Thursday, March 17, 2011



“GOD MAKES MISTAKES,  FREDSON DOESN’T”—A sentence vehemently and frequently uttered  by Matthew J. Bruccoli in Chicago in the summer of 1965.

              In 1973 or 1974 the editor of Nineteenth-Century Fiction handed me a copy of BOWERY TALES, the first volume of the Virginia edition of Stephen Crane. He did not want me to review it, as I remember. Perhaps he wanted me to find for myself that it had been cased upside and backwards in an outburst of symbolic bookbinding by some honest workman at Kingsport Press, for it proved to be almost unbelievably error-ridden, to start with, and almost unbelievably incompetent in its textual arguments and textual policies. I was horrified at the shoddy work in a book carrying the Seal of approval of the Center of Editions of American Authors, for this was close to the attacks by Lewis Mumford and Edmund Wilson on the CEAA, and here I saw evidence that could blacken the Melville edition by association. After agonizing weeks of trying to make sense of what Bowers’s crew had done, fighting off 1930s screen images of a mad-scientist laboratory, I decided that the only way the CEAA could gain any credibility was to rescind the Seal it had granted MAGGIE, the principal work in the volume. I wrote to Bruccoli, the Director of the CEAA, asking that the executive committee rescind the seal on the basis of a long article I enclosed. I will have to check to see if what I sent Bruccoli already contained passages written in collaboration with Brian Higgins, who collaborated on parts of the piece before it was first offered for print, in an annual where I had published in each volume. This became the Parker-Higgins MAGGIE article that no American textual journal would publish for fear of reprisals from Bowers. Bowers achieved this with bluster which began with only slightly veiled threats to sue the individual members of the CEAA Executive Committee if they rescinded the SEAL and perhaps even to sue the parent organization, the Modern Language Association.  A little later he blackballed me from the successor organization, the Center for Scholarly Editions, although he later denied doing so. Here I put bits of documents in sequence.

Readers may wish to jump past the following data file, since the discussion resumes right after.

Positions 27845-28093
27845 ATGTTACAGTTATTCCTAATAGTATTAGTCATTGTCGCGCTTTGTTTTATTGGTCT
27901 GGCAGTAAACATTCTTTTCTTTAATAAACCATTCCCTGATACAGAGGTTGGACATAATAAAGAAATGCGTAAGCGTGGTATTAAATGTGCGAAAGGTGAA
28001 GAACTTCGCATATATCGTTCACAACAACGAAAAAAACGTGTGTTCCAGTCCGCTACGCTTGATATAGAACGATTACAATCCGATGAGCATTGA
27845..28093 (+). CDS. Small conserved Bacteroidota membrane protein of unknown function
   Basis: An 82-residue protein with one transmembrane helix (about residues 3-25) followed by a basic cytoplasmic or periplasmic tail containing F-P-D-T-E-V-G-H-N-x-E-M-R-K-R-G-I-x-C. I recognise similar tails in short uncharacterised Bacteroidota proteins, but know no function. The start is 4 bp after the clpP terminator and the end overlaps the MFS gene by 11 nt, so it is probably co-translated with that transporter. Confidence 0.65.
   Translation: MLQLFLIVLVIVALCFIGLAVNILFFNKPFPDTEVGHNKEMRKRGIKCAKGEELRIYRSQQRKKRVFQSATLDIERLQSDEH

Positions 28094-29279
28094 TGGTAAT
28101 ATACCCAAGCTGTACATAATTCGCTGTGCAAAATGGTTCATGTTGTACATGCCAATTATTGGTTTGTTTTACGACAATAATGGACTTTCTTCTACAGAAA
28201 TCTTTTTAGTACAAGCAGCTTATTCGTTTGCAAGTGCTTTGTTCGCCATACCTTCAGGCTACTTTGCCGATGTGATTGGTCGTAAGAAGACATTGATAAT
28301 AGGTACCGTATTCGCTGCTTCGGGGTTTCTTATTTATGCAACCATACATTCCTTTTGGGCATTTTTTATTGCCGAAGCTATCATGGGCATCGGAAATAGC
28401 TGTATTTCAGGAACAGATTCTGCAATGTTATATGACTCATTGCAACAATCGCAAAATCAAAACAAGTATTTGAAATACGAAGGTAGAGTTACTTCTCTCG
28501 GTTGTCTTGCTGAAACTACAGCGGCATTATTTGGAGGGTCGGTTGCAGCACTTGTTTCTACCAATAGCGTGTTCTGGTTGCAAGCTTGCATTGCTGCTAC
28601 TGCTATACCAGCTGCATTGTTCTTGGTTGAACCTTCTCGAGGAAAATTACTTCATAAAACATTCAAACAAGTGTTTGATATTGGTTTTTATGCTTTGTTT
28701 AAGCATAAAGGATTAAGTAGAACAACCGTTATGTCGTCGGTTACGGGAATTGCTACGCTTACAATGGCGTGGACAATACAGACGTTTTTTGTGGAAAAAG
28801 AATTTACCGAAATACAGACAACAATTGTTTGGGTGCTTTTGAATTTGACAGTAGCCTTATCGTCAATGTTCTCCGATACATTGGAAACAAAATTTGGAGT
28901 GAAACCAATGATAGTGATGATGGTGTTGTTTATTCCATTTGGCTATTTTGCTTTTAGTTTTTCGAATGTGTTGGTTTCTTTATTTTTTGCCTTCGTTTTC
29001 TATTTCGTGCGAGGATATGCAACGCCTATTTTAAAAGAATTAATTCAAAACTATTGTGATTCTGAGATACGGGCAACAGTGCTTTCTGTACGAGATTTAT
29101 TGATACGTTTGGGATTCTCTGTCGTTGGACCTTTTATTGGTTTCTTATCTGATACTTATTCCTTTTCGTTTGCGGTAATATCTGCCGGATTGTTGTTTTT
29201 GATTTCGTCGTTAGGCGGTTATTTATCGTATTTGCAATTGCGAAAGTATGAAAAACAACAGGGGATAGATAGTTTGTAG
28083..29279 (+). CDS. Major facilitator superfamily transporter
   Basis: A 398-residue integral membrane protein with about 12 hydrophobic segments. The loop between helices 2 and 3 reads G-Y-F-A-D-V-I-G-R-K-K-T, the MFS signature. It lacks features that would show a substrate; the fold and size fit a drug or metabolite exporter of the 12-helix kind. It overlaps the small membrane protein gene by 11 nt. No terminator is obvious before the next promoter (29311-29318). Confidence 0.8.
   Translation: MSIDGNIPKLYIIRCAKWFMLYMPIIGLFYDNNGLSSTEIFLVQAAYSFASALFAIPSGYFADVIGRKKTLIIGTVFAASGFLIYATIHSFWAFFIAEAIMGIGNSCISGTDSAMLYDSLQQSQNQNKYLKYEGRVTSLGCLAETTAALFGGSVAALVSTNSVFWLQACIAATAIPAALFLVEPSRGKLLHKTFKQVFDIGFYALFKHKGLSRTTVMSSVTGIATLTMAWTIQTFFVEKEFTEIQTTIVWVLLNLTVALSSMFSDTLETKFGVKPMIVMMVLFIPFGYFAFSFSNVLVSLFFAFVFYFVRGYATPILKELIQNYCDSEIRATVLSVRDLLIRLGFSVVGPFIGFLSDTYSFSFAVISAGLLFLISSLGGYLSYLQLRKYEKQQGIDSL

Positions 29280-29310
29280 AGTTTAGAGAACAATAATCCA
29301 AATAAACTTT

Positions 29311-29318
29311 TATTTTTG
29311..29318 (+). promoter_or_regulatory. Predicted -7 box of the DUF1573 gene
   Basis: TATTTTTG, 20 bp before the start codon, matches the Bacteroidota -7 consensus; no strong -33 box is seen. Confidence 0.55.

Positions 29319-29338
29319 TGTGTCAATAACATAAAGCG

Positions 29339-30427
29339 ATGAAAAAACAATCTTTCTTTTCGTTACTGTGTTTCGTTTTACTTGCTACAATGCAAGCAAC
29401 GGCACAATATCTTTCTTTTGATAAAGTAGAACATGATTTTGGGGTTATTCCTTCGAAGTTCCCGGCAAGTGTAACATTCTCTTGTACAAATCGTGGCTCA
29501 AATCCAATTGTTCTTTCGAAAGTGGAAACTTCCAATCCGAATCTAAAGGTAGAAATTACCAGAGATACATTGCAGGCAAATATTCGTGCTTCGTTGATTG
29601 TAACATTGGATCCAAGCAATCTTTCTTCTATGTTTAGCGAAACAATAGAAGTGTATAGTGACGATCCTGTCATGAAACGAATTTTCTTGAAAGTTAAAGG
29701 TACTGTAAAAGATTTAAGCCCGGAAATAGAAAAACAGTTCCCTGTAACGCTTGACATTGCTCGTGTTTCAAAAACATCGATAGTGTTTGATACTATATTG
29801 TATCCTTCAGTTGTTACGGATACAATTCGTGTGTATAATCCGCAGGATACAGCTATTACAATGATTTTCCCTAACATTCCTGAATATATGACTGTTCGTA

Bowers was determined that the public would not know what I had to say about his MAGGIE and that the CEAA never reveal what he wrote in its defense and in denunciation of me. This brings up the great failure of the CEAA. The “vetting reports” from the first ought to have been made available to all editors of CEAA volumes and to all members of the MLA, for they were, at least at first, produced with federal money. By keeping the reports private, seen only by the parties involved and the executive committee, no editors of the other CEAA volumes had a chance to learn from what was being discussed in other editions. This was suicidal. I happened to see what was going on in several editions because I was for a time the most-used vettor, and examining a variety of textual problems in different writers was a powerful fast education. Everyone ought to have had that opportunity to learn.

No comments:

Post a Comment